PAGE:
Martin said last month [May 2009] of the new deer discovery. "We have
been in contact with USDA and they have assured us this finding in
the deer will not impact cattle movements or the state's TB status."

The state's status is only impacted by finding additional TB-positive
cattle herds. The last known infected herd was depopulated earlier
this year [2009] as part of the state's buyout program. There are no
other active cattle investigations ongoing at this time, Martin said.

The buyout of herds is complete, Kinney said. "Money-wise this coming
year it's going to be continuing to provide some education and
management opportunities for as long as these folks are going to need
to be out, be sure that we're monitoring that deer population so that
we can get the status back as quickly as we can."

The issue continues to be a priority of the Minnesota Farm Bureau
Federation, which lobbied last year [2008] for the special management
zone and funding for cattle buyouts. "Bovine TB is still a priority
for us in Farm Bureau," Minnesota Farm Bureau President Kevin Paap
said in a recent interview. "We need to do everything and anything we
can to eradicate that, both in the cattle and the deer herds. So
we'll watch that very closely."

Minnesota state agencies and USDA have entered into a productive
partnership in an effort to eradicate bovine TB, Kinney said. "We
have a very good partnership, and I have say that's to the fact that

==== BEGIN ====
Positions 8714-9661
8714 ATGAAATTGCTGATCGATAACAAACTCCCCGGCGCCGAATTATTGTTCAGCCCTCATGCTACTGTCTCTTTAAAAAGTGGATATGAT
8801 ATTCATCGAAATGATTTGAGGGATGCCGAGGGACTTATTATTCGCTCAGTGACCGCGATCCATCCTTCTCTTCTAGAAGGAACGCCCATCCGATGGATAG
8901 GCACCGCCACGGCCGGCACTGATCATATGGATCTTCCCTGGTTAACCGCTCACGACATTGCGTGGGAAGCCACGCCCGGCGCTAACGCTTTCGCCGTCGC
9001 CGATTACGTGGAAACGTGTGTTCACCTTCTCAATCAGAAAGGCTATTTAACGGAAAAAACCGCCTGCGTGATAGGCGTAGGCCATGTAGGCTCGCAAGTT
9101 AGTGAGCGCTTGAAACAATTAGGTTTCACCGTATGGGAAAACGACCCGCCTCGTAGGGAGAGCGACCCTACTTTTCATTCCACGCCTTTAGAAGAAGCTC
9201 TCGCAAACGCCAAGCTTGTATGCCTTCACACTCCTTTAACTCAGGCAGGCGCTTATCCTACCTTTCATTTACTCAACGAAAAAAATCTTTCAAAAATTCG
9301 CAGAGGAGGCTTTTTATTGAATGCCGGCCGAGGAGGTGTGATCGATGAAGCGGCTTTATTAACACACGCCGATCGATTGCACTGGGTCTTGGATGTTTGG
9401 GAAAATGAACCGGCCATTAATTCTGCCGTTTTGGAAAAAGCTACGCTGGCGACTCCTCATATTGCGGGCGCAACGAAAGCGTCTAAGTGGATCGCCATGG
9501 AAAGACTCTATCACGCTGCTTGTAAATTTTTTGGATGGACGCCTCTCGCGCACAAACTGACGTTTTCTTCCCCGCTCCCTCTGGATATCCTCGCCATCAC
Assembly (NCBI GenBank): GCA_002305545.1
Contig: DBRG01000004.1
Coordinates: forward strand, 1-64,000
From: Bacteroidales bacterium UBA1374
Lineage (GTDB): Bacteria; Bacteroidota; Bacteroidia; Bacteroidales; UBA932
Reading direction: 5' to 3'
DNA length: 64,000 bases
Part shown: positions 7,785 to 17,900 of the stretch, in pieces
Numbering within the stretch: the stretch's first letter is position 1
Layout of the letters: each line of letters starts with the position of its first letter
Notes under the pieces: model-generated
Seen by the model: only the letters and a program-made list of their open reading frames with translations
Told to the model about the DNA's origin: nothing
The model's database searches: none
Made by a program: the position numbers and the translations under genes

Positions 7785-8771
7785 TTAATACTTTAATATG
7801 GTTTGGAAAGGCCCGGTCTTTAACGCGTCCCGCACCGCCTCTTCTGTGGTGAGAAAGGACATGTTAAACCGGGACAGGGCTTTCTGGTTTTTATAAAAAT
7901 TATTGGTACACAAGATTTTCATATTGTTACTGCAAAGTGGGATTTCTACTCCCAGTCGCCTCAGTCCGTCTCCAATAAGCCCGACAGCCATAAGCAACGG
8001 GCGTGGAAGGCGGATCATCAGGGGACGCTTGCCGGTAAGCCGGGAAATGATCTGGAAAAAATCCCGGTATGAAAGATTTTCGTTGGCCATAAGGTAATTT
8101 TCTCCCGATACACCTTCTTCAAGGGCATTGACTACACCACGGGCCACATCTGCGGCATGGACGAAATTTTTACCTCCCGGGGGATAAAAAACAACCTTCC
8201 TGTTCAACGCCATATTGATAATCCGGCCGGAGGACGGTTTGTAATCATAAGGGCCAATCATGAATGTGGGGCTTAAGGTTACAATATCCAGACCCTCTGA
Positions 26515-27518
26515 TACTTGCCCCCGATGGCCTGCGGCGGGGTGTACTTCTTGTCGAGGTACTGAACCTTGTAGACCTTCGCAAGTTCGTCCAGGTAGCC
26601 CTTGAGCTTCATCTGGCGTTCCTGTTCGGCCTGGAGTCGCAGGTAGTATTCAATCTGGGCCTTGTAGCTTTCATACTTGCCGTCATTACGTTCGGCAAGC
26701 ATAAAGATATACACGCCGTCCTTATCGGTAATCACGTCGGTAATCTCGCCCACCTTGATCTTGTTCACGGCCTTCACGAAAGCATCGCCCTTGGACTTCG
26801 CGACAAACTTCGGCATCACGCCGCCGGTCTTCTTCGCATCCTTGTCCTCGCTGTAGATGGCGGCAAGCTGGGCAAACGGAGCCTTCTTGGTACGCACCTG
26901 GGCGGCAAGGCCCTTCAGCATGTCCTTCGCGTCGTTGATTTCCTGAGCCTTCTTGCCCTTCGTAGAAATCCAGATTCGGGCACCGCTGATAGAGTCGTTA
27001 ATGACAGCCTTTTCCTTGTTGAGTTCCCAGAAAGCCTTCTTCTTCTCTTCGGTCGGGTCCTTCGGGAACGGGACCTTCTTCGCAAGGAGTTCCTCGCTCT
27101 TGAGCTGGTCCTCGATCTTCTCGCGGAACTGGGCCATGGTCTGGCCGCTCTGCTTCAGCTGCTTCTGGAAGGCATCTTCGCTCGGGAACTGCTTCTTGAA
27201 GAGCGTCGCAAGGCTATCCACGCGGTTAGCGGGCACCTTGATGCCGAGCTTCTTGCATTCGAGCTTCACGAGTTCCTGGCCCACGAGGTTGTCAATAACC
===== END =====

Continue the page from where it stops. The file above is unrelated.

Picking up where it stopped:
Commissioner (Gene) Hugoson has served so long in a leadership role,"
she said. "That consistency has been extremely important, not only
for Minnesota but for APHIS and the other divisions. He is recognized
nationally as a leader and has great insight." USDA's Animal and
Public Health Information System establishes threat levels for animal
diseases, and determines levels of bovine TB classifications.

Kinney also credited US House Agriculture Chairman Collin Peterson,
DFL-7th District, in whose district the bovine TB management zone
lies. "He just does a tremendous job as an advocate for agriculture,
and his role as chairman of the House Ag Committee certainly helped
Minnesota come forward," Kinney said. "We've got great dialogue with him."

[Byline: Brad Swenson]

Communicated by:
ProMED-mail Rapporteur Susan Baekeland

[Minnesota has had a long battle with tuberculosis, both in bovines
and in cervids. They have made gallant strides in getting this
disease under control. Their surveillance here is a minor triumph in
being able to predict what the age of expected animals with the
disease. - Mod.TG]

[The Midwestern state of Minnesota can be located on the
HealthMap/ProMED-mail interactive map at
Beltrami County can be seen on the map at
. - Sr.Tech.Ed.MJ

[see also:
Bovine tuberculosis - USA (06) (NE) (02) 20090620.2270
Bovine tuberculosis - USA (05): (NE) 20090613.2198
Bovine tuberculosis - USA (04): (TX) conf. 20090613.2195
Bovine tuberculosis - USA (03): (NE) cattle, elk 20090603.2060
Bovine tuberculosis - USA (02): (ND) 20090514.1811
Bovine tuberculosis - UK (03): increased incidence 20090514.1809
Bovine tuberculosis - USA: (TX), susp 20090423.1536
Tuberculosis, bovine - USA (08): (MN) 20081207.3839
Tuberculosis, bovine - USA (04): (MN) status downgrade 20080408.1296
Tuberculosis, bovine - USA (03): (MN) 20080222.0718
Tuberculosis, bovine - USA (02): (MN) 20080205.0472
Tuberculosis, bovine - USA: (MN) 20080123.0285
Tuberculosis, bovine - USA: (MN) 20071029.3509
Tuberculosis, bovine, cervids - USA (MN) (03)20061101.3131
Tuberculosis, bovine, cervid - USA (MN) (02) 20060131.0310
Tuberculosis, bovine, cervid - USA (MN) 20060123.0225
Tuberculosis, bovine - USA (MN)(02) 20051211.3564
Tuberculosis, bovine - USA (MN)with comment 20050716.2034
Tuberculosis, bovine - USA (MN)20050716.2030]